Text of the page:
At many of the HG launches a trailer isn't feasible so making the design car toppable is key. And it really should fit on a standard HG rack without anything else needed besides what can you can fly with. Bags in other words. When you land out and need to be brought home by a HG buddy you don't want to miss an opportunity because you didn't have a storage box.

So all that to say... looking good and on the right track as far as I see it :)
 

ultralajt

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Thanks Henryk for the video!
Many years ago we practice such start in our Hang Gliding club. We use about 1700m of rope.
The main "drawback" was that we often damage the rope as it rubs against all sorts of things.
Also the car clutch was "smelly".

My glider will start footlaunch or rolling down the starting ramp. That is the mission.

Mitja
 

Monty

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Neat design!! I would love to have something like this. Recently on a trip back from Dallas TX, my wife and I took the scenic route. The weather was awful, which is why we didn't fly. While passing through a little town in the middle of nowhere, I saw a car pulling a glider trailer turning onto the highway. What the.......????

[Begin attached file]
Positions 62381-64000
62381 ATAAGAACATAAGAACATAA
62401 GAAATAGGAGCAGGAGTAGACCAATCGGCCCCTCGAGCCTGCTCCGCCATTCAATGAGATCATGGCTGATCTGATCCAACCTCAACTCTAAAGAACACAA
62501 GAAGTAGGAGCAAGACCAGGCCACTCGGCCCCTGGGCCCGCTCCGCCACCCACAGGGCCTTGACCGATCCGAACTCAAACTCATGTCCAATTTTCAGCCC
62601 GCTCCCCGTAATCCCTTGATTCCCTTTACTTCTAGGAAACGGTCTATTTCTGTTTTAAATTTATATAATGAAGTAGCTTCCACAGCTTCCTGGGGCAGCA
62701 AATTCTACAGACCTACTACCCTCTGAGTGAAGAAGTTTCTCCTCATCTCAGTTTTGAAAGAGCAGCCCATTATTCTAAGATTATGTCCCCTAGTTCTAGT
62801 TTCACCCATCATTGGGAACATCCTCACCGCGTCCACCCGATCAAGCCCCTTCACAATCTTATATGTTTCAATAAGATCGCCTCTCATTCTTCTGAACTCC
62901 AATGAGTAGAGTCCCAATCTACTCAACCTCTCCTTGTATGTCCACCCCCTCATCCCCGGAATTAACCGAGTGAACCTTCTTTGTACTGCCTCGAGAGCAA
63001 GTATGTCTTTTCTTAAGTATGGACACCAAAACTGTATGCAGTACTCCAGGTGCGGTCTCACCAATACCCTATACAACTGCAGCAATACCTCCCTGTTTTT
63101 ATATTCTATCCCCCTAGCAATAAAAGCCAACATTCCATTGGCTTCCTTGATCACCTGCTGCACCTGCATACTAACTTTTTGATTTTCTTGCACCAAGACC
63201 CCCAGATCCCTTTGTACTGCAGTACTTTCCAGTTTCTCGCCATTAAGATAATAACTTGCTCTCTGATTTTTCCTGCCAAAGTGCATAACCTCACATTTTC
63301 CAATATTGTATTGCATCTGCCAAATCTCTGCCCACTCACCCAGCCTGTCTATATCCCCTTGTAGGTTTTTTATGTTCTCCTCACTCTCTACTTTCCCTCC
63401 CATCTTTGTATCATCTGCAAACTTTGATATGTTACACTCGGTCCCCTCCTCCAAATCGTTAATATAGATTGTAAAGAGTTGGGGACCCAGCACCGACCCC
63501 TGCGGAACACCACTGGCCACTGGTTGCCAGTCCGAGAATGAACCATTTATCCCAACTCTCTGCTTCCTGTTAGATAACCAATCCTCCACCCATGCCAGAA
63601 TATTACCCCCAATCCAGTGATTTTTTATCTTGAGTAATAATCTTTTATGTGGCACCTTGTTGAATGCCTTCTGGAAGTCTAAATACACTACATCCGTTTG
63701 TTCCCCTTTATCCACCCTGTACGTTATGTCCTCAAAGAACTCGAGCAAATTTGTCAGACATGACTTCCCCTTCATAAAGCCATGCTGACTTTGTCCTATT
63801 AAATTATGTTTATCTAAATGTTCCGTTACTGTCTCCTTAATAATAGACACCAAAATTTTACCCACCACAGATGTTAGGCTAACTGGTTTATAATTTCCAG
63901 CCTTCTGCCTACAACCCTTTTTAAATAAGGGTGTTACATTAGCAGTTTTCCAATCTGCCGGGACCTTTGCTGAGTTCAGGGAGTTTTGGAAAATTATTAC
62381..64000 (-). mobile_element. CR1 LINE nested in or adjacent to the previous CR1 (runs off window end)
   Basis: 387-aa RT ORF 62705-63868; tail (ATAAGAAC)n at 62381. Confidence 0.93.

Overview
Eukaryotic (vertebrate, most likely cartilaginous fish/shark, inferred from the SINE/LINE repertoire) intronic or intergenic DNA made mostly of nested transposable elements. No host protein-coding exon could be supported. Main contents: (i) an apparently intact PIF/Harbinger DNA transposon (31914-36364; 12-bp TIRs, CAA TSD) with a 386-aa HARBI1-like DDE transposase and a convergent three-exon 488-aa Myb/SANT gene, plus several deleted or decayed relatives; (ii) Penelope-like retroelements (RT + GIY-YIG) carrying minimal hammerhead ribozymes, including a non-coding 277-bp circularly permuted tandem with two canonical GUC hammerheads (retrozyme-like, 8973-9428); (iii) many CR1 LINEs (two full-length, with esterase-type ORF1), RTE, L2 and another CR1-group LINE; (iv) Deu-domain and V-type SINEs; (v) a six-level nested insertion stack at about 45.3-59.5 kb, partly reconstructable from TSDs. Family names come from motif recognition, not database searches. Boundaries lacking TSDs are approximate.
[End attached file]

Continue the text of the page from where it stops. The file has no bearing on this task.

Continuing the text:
When I got home I used Google to find out what was going on. There is a ridge with very good soaring conditions, including a wave that goes to at least 16Kft only an hour and a half drive from here!!!!!! This has only recently been discovered by the local glider crowd after a couple of guys who used to fly hang gliders in that area became glider pilots and decided to give it a try. I have been aware of ridge lift in my area, but unfortunately there are virtually no outlanding possibilities, it is just too dangerous to attempt. The Ouachita mountains to the South have wider valleys and run predominantly E-W, but this area is very remote and therefore not many people are familiar with it. Previously you had to go 500 miles east or west to find anything like this....I'm VERY excited about it.